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Compative Essay. Both Dr Faustus and the pardoner share an obsessive greed.

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Introduction

"We are both fascinated and repelled by the obsessions of others" In the light of this view, consider ways in which writers portray obsession and its effects. In your answer, compare one drama text and one poetry text. Both Dr Faustus and the pardoner share an obsessive greed. For Faustus we are fascinated by his greed to rival God in terms of power and knowledge, but repelled by his methods in which to pursue this, which leads him to sell his soul to the devil. Why would one go to such lengths to have his "most desires[...]of power, of honour, of omnipotence", it is this fact that repels us from Faustus as his methods are immoral. But we are fascinated by the disastrous effects it has upon Faustus, inevitably leading him to Hell, moreover, within the 24 years that he had to fulfil his desires, he doesn't do the extravagant things he claimed he was going to do such as to "fill the public schools with silk" or "ransack the ocean for orient pearl", highlighting that pursuing greed inevitably leads to a person's demise. ...read more.

Middle

This repels us from Faustus because to acquire this knowledge he goes to extreme lengths, in this instance, selling his soul to the devil for 24 years. When the story was first published in 1604, the audience would of definiately been repelled by this because selling ones soul to the devil would be of been a serious sin. Modern interpretations would be more liberal to the fact that Faustus sells his soul, but in a country where around 80% are Christian, a modern day audience would still be repelled and deem it immoral to go to such extreme lengths. What fascinates us about Faustus is his greed to rival that of God, not the methods he does to acquire this, but the fact that he has this desire. He openly challenges God, yet openly praises God and heaven, "when I behold the heavens, then I repent[..]thou hast deprived me of those joys". There is a constant battle with Faustus between his obsession with power and his religious beliefs. ...read more.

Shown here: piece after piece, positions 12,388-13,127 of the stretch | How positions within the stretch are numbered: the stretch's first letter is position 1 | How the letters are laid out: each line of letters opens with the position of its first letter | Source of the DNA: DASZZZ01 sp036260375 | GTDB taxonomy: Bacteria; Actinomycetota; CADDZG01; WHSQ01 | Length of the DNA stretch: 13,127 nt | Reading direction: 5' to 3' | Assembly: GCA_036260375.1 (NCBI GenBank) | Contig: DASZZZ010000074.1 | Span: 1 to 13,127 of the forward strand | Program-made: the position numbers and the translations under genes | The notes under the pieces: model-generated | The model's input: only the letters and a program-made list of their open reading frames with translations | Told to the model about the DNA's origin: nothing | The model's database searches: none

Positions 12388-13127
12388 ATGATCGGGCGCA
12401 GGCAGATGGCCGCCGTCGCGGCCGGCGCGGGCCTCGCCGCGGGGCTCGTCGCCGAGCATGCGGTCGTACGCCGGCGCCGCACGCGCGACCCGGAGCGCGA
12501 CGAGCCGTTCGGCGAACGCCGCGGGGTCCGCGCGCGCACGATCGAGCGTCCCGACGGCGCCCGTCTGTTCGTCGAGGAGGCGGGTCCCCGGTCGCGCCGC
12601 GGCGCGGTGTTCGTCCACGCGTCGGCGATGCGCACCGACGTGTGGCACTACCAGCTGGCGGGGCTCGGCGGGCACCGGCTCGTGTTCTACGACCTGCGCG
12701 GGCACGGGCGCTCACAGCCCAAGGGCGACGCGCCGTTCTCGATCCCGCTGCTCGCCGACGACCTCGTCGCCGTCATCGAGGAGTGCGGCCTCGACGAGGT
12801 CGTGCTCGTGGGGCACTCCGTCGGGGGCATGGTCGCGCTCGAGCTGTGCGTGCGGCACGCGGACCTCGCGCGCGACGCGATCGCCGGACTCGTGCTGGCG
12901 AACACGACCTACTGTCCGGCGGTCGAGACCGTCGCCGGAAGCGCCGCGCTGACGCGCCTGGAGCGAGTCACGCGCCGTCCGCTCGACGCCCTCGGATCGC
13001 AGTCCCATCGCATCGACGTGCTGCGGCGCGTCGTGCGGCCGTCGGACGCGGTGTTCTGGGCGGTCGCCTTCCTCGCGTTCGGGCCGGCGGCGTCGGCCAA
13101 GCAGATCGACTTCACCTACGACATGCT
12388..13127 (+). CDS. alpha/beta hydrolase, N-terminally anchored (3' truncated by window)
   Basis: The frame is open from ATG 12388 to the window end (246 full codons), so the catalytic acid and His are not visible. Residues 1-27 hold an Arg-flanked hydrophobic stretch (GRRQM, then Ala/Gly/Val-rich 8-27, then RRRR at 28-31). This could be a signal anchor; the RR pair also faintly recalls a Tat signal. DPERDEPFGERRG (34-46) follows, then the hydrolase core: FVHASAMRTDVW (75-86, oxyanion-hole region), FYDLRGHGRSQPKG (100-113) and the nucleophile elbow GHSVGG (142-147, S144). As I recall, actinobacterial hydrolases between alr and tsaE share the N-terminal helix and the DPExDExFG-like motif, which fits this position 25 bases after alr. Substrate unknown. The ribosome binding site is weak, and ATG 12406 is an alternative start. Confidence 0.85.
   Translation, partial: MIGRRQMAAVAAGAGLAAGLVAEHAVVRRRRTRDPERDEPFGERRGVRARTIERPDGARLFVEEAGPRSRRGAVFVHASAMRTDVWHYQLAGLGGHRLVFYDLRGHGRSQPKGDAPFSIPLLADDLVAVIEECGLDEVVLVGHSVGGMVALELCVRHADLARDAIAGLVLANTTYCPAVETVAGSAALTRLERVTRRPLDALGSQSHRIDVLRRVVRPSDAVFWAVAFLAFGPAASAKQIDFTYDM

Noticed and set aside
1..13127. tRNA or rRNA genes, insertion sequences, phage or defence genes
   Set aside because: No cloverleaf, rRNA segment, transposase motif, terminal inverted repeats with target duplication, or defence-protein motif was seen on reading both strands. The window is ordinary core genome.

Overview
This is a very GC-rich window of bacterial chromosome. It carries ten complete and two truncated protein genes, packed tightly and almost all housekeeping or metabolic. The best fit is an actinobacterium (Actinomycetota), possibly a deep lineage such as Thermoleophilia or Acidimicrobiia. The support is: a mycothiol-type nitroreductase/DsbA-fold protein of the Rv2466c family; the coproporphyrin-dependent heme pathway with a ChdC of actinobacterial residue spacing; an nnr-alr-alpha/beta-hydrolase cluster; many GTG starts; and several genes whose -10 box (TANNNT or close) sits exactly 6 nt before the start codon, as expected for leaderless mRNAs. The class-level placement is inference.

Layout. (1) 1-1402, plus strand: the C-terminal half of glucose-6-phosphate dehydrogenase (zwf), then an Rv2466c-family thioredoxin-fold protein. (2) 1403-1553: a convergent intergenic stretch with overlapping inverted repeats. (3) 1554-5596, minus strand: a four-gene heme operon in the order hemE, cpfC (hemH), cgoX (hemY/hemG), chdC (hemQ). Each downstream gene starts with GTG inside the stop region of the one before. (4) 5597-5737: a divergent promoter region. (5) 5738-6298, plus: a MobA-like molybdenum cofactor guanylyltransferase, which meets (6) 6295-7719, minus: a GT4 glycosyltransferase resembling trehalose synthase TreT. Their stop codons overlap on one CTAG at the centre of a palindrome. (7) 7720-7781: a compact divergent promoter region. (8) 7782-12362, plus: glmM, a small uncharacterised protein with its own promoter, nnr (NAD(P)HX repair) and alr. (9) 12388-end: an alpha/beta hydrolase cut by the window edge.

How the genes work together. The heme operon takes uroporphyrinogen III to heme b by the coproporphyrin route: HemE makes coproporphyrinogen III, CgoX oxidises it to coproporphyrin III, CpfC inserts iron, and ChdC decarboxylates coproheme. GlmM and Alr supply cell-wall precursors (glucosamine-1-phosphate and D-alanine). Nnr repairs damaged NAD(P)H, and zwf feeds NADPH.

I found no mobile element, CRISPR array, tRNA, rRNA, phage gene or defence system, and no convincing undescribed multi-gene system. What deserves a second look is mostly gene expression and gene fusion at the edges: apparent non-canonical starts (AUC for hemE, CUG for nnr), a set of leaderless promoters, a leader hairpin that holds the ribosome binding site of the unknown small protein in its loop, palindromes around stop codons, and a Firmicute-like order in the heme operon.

Conclusion

When blinded by greed, the three peasants only think about themselves, which highlights the damaging effects of an obsession for wealth. It's our basic instinct to want to be better than others and the peasants are exhibiting this behaviour. Because it's common for people to want to be wealthier than others, the message is not unique which undermines our fascination with the story. However the person telling the story is fascinating because he openly contradicts himself, he proudly tells of his schemes to exploit poor people's fears for money which evidently works as he makes "an hundred mark". Why he tells of his exploitative ways is fascinating, because he openly tells the other pilgrims without fear, but as seen, the bartender finds his methods bitter, "thou woldest make me kisse thyn olde breech, and swere it were a relik of a seint", the host points out that the Pardoner would sell his old underpants and claim it to be a relic which is why we're repelled by the Pardoner because his methods of acquiring such wealth is deemed wrong, even as a modern interpretation. ...read more.

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